You don’t need previous experience to join the team. Find out about the training and support you’ll receive to achieve your potential as a face-to-face fundraiser.
What does face-to-face fundraising involve?
- You’ll share inspiring stories of volunteer crews and lifeguards with beachgoers and people at events.
- You’ll help teach members of the public how to stay safe in and around water.
- You’ll sign supporters up for a regular donation to the RNLI.
- You’ll meet and chat with lots of people.
- You’ll be highly trained to meet ambitious fundraising targets.
- And the best part? The work you do will help save lives.
Our season dates are flexible, but standard working hours are usually 10am–5pm. There is a variety of roles available, from year-round to seasonal, full and part-time.
Read the full face-to-face fundraising job description.
What are the benefits of becoming a face-to-face fundraiser?
- This is a great role for your CV.
- You’ll be paid to work for a respected charity.
- You’ll have the chance to develop your professional and personal skills.
- You’ll receive competitive rates of pay and you’ll also get enrolled into our reward scheme, so we can recognise and thank you for your achievements.
- If you are looking to work for a charity in future, then this role will provide you with skills that truly benefit fundraising careers.
Where can you work as a face-to-face fundraiser?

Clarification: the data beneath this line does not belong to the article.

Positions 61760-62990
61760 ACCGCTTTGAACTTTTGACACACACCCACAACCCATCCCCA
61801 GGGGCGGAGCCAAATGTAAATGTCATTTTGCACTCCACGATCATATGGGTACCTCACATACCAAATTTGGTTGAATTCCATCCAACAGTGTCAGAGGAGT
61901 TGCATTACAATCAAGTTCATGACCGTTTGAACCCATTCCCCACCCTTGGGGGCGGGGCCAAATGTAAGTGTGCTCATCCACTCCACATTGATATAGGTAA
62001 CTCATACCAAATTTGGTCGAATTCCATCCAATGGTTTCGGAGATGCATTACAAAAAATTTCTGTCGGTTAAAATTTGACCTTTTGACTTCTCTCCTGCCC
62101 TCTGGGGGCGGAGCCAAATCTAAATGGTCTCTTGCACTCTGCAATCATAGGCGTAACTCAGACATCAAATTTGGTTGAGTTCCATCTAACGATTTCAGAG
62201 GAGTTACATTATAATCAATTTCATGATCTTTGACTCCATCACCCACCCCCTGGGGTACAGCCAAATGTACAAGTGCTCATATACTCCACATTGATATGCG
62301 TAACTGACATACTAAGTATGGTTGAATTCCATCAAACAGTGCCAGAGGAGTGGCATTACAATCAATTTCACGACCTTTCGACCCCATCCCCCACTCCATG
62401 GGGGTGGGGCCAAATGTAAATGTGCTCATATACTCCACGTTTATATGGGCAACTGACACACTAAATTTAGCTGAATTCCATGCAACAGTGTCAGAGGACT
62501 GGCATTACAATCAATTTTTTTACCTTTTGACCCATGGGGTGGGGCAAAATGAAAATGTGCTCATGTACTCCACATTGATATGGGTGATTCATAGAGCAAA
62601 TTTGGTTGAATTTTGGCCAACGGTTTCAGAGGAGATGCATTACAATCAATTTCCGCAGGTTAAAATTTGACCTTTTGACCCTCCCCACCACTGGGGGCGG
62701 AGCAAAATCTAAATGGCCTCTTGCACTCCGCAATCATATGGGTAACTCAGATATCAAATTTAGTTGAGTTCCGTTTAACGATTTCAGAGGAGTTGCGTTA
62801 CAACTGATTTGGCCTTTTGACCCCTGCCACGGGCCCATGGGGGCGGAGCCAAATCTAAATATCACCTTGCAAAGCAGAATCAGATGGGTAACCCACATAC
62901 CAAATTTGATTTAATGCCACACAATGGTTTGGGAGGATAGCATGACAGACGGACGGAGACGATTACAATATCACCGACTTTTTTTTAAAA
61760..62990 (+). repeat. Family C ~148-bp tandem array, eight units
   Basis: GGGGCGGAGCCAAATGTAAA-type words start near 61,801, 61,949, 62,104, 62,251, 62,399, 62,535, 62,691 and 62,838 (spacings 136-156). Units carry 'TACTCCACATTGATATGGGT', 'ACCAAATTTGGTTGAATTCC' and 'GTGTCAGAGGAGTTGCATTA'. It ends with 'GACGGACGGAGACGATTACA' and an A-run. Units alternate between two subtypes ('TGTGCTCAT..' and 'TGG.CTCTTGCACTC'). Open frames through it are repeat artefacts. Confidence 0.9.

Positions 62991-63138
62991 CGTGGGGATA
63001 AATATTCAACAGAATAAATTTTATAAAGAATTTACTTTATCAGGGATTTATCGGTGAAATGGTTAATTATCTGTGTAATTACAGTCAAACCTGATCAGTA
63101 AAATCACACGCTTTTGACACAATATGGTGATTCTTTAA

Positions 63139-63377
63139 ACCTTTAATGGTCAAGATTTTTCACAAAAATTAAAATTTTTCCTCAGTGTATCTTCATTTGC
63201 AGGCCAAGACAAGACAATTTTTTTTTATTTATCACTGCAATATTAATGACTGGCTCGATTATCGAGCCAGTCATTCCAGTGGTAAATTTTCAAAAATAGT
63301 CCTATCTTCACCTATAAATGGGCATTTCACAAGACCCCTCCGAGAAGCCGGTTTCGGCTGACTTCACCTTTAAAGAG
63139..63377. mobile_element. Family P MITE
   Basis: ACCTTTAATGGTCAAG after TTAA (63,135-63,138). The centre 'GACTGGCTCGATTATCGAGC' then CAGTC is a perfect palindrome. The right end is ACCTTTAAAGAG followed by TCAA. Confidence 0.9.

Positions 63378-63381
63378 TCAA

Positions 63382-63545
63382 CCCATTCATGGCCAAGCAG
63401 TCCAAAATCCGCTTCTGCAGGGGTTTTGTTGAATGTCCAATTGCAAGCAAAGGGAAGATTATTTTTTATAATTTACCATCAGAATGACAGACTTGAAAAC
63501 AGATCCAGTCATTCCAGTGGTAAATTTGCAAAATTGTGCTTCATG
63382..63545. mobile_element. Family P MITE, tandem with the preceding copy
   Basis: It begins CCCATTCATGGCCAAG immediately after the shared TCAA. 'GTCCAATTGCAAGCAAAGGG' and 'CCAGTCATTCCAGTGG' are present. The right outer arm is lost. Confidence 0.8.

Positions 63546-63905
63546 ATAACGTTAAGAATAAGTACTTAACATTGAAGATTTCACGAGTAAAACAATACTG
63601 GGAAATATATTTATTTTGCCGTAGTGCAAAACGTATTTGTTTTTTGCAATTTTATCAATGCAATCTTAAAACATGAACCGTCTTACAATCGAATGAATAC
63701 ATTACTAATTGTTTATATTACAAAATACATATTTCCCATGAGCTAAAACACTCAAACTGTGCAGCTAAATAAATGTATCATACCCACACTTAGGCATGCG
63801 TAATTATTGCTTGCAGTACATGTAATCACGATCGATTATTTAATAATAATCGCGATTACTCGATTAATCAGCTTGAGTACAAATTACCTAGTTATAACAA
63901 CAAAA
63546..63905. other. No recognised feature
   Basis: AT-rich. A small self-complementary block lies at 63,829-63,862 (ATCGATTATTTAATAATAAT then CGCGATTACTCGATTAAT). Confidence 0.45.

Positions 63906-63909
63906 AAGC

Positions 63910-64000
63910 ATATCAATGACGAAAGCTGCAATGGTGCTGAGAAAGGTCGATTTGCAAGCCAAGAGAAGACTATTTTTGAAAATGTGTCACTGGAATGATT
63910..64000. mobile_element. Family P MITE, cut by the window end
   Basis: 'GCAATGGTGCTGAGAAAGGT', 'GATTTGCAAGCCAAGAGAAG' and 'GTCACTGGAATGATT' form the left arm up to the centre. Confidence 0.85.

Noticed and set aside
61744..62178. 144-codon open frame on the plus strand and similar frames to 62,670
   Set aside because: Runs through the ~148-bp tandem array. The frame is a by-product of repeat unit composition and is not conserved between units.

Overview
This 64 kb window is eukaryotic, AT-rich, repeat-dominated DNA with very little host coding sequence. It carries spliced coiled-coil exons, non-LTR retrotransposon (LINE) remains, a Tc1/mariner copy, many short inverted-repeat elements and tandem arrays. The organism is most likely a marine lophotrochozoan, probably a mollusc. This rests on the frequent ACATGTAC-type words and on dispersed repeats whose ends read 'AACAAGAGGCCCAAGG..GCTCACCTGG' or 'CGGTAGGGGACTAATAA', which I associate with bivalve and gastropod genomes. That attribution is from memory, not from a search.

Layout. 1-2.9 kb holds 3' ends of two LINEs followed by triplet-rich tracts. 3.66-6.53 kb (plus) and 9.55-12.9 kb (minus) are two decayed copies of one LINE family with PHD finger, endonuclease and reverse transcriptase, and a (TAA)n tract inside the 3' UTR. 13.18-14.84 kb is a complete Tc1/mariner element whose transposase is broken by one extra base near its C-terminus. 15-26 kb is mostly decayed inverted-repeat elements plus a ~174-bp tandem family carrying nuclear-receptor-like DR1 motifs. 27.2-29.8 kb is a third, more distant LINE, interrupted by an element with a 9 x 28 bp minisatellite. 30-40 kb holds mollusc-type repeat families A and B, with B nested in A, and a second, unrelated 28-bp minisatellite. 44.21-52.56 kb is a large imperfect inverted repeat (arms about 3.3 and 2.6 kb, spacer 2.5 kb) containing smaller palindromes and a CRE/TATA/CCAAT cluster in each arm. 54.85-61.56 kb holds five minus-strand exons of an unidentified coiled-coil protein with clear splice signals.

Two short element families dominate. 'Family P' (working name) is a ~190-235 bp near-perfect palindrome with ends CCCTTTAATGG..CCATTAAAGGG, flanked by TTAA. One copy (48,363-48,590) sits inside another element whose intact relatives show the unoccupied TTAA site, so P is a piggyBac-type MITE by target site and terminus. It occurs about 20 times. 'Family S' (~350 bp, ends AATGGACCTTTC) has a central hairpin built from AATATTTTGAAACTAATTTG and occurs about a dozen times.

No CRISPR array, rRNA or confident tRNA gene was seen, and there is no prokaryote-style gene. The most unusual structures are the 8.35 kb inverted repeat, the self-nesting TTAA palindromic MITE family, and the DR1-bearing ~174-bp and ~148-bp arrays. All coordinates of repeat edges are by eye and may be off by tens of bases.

There are 10 regions around the UK and Ireland where you could be working as a face-to-face fundraiser. We prefer to place fundraisers in their local area. So when you apply, please select the area nearest to where you live.
Hear from our face-to-face fundraisers
Kate, RNLI Face-to-face Fundraiser
I wanted a flexible job role so I could work around my family. I think you can lose your identity a little bit when you have children, and I felt the need to find who I was. Now I get to talk to lots of people from different walks of life, and it’s really brought me out of myself.
Sadie, RNLI Face-to-face Fundraiser
I have cerebral palsy, which is a brain injury that mainly affects my hands and feet. This job has really helped me with recovery from operations, and they’ve been really accommodating. It’s really benefited my communication skills – I’m much more comfortable speaking to people now. You should do this job because it helps you grow in all aspects.
David, RNLI Face-to-face Fundraiser
I was an engineer for 38 years. I had a really good career. But I wasn’t getting any satisfaction from it, so I decided it was time for a change. I’ve gone from working inside a smoky factory to working on beaches and harboursides. The job satisfaction is amazing – it’s the best feeling knowing you might be saving someone’s life.
Yasmin, RNLI Face-to-face FundraiserYasmin was new to fundraising when she joined us. She is from Birmingham, so the thought of a summer on the beach having the 'time of her life' was too appealing to resist!
Maya, RNLI Face-to-face FundraiserI’d always seen people working on the beaches and loved the idea of working outdoors, especially for such a brilliant charity. I’m autistic, and it’s a part of who I am – my brain is just wired a bit differently to other people’s. I was a bit unsure about whether I’d be a good candidate but was really happy when they said yes.
Jim, RNLI Face-to-face FundraiserI love being out and about, talking to people, and working with such a lovely bunch of people. As well as raising money we’re giving out safety messages. Children in particular are eager to absorb the safety advice, and you could share something that saves their life one day. The RNLI is such an important emergency service and being able to contribute is just an honour.